Should you consider a portfolio career?

Forget having just one career. A portfolio career is where an individual works on several projects for different organisations. It’s similar to traditional freelancing, but portfolio workers often have lots of different strings to their bow, utilising several skills or talents to cherry-pick multiple career ‘strands.’

The Career Shifters website suggests two key reasons why portfolio working is on the rise.

Firstly, since the financial crash, self-employment and the ‘gig economy’ have grown rapidly. Online, you can now make a living from home more easily than ever before, making self-employment more accessible and appealing for people with families and a need for flexibility. Research suggests that the freelance workforce is growing more than three-times faster than the rest of the workforce.

Secondly, alongside the rise in self-employment worldwide, there’s another phenomenon at play. Culturally, we’re beginning to realise that people simply aren’t wired to do just one job. We’re multifaceted creatures with multiple interests, and we evolve and change over time. Why shouldn’t our work reflect our inner diversity and development?

Is a portfolio career right for you?

If you like the idea of combining several of your interests into a self-managed career and taking control of your own work/life balance, then a portfolio career could be for you. Taking this approach offers many potential benefits, such as the chance to fully explore different passions, develop new skills, enjoy more flexibility and variety in your work and, of course, benefit from multiple income streams.

Those who work in the creative industries are more likely to favour a portfolio career, but it is becoming a viable option for anyone who just isn’t satisfied with the regular “single-job, 9 to 5” way of working.

There are a few things you should take into consideration first:

It will take time to curate your selection of jobs. You will first of all have to decide what you want to do, then find employers or clients willing to hire you.
You will have self-accountability and will have to manage your time, commitments and finances.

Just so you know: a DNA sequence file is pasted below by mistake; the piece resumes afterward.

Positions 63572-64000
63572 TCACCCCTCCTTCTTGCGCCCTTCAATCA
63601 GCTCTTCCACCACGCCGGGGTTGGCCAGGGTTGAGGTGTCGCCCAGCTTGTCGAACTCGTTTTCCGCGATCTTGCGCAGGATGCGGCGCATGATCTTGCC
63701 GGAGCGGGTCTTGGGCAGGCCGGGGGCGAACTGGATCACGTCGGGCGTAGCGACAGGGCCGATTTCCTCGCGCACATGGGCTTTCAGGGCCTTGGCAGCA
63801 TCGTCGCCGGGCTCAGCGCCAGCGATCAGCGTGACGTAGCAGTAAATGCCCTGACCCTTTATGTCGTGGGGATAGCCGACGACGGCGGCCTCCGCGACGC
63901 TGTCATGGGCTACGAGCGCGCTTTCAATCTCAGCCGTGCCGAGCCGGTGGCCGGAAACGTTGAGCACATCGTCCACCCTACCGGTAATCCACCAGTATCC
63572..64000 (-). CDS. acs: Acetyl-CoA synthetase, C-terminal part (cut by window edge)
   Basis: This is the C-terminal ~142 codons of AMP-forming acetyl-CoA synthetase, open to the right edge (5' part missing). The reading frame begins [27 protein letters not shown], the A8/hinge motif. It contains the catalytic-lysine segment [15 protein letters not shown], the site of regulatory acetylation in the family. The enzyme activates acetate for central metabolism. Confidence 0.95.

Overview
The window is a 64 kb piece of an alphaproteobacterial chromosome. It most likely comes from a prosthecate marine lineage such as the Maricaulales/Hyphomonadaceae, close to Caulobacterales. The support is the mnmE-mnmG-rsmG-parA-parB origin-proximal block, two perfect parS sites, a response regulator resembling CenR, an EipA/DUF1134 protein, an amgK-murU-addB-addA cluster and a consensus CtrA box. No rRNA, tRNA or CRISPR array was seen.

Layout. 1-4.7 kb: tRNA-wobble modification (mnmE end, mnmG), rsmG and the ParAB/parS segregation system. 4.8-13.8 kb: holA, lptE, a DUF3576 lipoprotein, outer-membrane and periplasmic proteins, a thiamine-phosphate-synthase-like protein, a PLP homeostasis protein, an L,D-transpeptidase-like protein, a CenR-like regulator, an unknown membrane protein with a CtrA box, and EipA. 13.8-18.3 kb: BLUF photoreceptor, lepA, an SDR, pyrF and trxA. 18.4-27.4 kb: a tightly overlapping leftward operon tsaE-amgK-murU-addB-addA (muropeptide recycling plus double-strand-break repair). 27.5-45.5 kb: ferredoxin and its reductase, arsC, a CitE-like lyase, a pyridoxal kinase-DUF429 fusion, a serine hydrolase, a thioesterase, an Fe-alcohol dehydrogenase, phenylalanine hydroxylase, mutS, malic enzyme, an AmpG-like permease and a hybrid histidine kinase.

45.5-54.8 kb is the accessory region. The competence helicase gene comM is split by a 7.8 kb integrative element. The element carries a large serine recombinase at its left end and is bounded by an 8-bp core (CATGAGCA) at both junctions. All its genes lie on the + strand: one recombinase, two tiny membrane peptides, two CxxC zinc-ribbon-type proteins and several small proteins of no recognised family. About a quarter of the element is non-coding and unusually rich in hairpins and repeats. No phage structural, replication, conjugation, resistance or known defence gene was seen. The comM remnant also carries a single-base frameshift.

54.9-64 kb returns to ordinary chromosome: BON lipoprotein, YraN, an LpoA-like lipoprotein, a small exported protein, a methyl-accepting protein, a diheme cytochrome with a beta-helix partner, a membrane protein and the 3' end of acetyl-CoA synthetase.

There may be less job security, fluctuating cash-flow and potentially lower income in self-employed or part-time roles.
As with many freelancers, some portfolio workers can find it hard to adjust to working from home or moving around a lot, as this lack of regular co-workers or a work community can be isolating.

How to create a portfolio career

Think about your hobbies and interests

Is there a particular thread that runs through your hobbies or interests? Could the way you use your free time be turned into a source of revenue alongside your full-time job?

Utilise your work history and skills

Whether you intend to or not, all of us have some kind of career path, but it’s likely that the skills you have accumulated through work, education or volunteering can be transferred to a huge variety of jobs. Take this into consideration and apply for anything you would enjoy trying.

Be organised

Self-management is exactly what it says it is. Create an action plan and a database of potential jobs or prospective clients, tracking of the status of each one. Keep a meticulous weekly and monthly schedule and a detailed budget.

Get networking

Just as with traditional job-hunting, your contacts network will be really useful in developing a portfolio career, allowing you to discover new opportunities and promote your talents. A good place to start is your Alumni Association LinkedIn group, which not only gives you the opportunity to connect with fellow former students, but provides regular advice on networking and more.